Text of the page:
Whistleblowers are key to fighting corruption

Professor A J Brown

Whistleblowers are an integral part of fighting corruption, according to Griffith University Professor AJ Brown.

Professor Brown said without whistleblowers there would never have been the Fitzgerald Inquiry.

Griffith’s Centre for Governance and Public Policy’s public integrity and anti-corruption program leader Professor Brown was a key member of the panel at The Future of Corruption — The Fitzgerald Report 30 Years On Q&A event at Queensland Conservatorium on July 10.

Whistleblowers have recently come under threat in the wake of raids by the Australian Federal Police on journalists’ homes and workplaces.

Professor Brown told the forum whistleblowers were an essential part in fighting corruption and the current pressure on the media to discourage the use of them was detrimental.

Professor AJ Brown on the Q&A panel.

“For the past 30 years (since the Fitzgerald Inquiry) we’ve been on the path to recognising the role of whistle blowers, recognising the importance of the freedom of the press, being very strong about those principals and yet, it’s very clear now that we are living in a world where those principals are very much under pressure,” Professor Brown said.

“It’s the raids and clear risk of the prosecution, not just against the whistleblower… but actually against the media themselves, which shows the learnings from the Fitzgerald era have not really taken hold.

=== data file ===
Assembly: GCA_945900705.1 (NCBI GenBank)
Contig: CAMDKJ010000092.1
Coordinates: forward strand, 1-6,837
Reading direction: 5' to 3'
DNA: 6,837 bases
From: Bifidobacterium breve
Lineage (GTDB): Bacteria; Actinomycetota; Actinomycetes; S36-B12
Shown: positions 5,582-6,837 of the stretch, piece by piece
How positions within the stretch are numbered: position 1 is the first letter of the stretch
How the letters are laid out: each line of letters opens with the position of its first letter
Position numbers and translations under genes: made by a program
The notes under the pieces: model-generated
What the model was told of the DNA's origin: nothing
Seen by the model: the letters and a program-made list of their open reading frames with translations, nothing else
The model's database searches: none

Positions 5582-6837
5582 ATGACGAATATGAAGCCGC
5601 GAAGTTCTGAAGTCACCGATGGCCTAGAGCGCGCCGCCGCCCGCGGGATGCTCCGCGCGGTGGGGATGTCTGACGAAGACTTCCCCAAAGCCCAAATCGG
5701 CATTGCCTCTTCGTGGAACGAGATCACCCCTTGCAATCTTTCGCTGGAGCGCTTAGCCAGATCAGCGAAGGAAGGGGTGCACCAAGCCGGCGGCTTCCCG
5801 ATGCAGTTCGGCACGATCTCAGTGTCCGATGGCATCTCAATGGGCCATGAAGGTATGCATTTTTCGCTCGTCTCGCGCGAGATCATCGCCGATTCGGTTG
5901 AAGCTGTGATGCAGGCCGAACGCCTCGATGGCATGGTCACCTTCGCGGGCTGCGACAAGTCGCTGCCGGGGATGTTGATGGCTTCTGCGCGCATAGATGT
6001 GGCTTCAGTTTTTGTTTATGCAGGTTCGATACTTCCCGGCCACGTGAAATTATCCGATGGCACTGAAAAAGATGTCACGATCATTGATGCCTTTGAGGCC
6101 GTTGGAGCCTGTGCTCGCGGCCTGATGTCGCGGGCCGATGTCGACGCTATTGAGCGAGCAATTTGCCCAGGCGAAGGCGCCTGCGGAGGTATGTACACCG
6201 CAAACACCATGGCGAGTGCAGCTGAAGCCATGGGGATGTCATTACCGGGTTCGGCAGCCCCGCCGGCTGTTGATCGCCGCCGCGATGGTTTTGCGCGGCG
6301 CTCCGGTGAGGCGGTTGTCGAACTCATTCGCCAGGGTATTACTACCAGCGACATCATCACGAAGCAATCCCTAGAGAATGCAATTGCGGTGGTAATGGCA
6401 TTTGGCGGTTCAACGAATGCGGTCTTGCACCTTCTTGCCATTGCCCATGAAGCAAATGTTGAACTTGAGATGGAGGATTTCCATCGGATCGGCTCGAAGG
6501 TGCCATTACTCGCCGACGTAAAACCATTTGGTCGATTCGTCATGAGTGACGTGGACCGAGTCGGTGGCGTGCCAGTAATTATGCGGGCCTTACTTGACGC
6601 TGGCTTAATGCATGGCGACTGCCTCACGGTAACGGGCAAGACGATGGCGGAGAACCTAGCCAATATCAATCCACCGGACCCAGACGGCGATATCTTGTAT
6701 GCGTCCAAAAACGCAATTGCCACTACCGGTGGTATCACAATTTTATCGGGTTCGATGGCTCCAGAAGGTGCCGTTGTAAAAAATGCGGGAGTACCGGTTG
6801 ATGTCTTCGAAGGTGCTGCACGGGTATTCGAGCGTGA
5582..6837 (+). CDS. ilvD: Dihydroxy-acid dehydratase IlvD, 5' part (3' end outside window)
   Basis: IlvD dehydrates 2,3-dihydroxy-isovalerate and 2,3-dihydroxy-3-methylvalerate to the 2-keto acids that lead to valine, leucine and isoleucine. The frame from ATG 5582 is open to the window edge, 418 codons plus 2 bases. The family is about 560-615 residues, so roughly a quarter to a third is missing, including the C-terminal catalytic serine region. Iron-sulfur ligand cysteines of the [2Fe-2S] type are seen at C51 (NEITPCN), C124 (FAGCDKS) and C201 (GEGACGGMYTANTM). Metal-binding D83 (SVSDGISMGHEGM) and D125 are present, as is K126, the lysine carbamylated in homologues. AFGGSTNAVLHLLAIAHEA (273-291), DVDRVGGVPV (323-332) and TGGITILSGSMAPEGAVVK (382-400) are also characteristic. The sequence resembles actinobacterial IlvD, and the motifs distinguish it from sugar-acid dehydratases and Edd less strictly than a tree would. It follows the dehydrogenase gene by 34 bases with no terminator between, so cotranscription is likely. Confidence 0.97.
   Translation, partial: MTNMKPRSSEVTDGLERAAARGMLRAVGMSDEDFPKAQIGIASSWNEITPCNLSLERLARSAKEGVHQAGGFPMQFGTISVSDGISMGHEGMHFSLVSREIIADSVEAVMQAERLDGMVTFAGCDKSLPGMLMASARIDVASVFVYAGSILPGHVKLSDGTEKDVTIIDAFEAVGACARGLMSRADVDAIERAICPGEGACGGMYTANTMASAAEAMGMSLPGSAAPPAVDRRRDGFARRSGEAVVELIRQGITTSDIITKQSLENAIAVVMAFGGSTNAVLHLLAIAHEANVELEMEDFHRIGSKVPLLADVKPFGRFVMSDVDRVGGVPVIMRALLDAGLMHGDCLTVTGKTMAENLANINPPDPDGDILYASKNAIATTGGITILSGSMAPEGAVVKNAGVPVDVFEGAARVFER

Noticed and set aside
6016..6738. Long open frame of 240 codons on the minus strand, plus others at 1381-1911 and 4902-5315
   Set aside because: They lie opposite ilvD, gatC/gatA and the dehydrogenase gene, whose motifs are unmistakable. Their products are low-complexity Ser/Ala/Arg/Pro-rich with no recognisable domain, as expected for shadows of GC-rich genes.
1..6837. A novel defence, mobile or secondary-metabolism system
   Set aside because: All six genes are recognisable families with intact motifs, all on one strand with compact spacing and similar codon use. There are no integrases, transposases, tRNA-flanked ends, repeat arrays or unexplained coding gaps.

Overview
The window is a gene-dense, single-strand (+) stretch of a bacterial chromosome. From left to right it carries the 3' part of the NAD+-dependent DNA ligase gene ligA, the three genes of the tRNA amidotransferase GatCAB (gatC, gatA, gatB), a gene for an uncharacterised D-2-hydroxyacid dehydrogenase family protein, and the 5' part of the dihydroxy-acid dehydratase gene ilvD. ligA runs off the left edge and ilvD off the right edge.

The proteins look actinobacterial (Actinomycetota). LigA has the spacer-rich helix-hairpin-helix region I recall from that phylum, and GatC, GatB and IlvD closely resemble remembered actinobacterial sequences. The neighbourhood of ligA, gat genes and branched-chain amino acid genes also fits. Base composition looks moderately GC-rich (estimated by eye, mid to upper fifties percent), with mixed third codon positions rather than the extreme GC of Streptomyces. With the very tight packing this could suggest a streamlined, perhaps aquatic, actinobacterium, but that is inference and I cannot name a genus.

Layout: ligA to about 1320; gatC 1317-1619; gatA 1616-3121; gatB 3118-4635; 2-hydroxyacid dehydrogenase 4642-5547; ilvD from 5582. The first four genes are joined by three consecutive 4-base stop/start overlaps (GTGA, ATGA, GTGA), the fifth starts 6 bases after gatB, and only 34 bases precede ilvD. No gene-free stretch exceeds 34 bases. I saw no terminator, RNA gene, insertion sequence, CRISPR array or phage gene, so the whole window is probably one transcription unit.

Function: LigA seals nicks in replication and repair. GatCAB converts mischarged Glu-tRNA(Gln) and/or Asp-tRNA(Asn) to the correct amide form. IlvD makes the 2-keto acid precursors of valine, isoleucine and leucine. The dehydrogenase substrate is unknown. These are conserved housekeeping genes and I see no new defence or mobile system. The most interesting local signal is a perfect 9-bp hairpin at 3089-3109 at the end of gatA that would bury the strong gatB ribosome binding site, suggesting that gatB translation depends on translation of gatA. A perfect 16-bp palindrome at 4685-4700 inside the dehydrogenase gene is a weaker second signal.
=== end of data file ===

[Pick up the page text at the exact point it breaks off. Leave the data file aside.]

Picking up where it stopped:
“The whole Fitzgerald Inquiry only happened because of the media and only happened because people inside the system spoke to the media.”

Professor Brown said while the principles behind whistleblowing to bring corruption to light were being ‘eroded’, the Fitzgerald Inquiry in general had been an extremely positive step for Queensland’s democratic society.

“The key thing that was so distinctive about the Fitzgerald Inquiry… was that it was a total system overhaul,” he said.

“It wasn’t just a silver bullet solution.

“The actions bought the concept of true democracy back to Queensland.

“Wherever there is an organisation which involves a lot of power there will always be risk.

“We can never afford to say that will never happen again…but a lot of those reforms radically changed the institution for the better.”